Meka Robotics creates anime-looking robotic head

Engineers develop fliud-motioned robot

Developments in the robotics industry have led engineers, researchers and innovators to come up with hundreds of different types of robots, both humanoid and non-humanoid, that can perform thousands of different acts. While some can dance and others can help deliver cargo supplies to military forces behind enemy lines, others can act as if they have a life of their own. Meka Robotics' S2 Humanoid Head is one of these developments that could one day authentically express emotions between humans and robots, according to Extreme Tech.

Meka Robotics is a San Francisco-based company that specializes in creating humanoid machines that can work around people. The company has been developing robots for about four years and recently released its S2 Humanoid Head.

The head itself has a mobility range of seven degrees, which allow it to perform the fluid motions that can mimic those of a human. The machine also has two high-resolution cameras for eyes and has moveable ears that help express its mood by making it look happier or sadder, according to Aaron Edsinger, the founder of Meka Robotics.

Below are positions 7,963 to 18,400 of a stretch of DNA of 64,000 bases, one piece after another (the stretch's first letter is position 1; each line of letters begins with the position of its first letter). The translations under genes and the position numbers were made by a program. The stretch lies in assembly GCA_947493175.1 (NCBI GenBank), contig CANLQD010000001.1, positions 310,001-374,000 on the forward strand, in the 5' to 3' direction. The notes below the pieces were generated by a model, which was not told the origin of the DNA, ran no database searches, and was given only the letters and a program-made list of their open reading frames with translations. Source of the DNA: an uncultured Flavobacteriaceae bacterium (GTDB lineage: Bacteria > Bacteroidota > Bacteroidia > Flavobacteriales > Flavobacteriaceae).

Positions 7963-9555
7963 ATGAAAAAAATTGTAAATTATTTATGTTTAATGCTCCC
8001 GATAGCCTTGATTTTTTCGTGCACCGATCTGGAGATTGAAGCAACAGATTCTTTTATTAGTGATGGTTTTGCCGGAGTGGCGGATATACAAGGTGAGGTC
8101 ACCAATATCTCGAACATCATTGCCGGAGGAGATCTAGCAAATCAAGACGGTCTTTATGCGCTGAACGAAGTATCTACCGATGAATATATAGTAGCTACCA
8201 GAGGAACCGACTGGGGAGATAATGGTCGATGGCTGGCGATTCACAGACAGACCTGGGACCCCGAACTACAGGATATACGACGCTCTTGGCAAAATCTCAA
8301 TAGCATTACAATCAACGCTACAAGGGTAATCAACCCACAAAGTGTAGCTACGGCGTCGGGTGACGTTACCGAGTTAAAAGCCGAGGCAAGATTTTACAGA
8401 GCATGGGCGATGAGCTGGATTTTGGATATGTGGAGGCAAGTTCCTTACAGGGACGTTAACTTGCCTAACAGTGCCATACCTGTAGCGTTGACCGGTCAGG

The robot currently belongs to a professor at the University of Texas in Austin who is studying how the machine can be controlled using torque. Additionally, the professor wanted the human head to look like an anime-looking, young, female character with red hair and green eyes.

Meka Robotics also created an arm and a torso which can be connected to the head. These elements of the robot are particularly unique because they move with fluid motions. Every joint can sense when force is being applied to it and can react accordingly. The arm's movements are soft and make it look and feel more like a human, compared to traditional stiff movements of robots, according to Edsinger.

The humanoid head, along with a torso and arms, cost upwards of $300,000, Extreme tech noted.

Although this robot looks and moves similar to a human, it cannot talk. However, at the Pasadena City College, advancements in robotics have led to a machine that can detect the 800 most common errors that English-speakers make and be able to correct them and teach them how to speak properly, according to the Pasadena Star News.

If these two innovations were to combine, life-like robots that can speak may be the next step in robotics.

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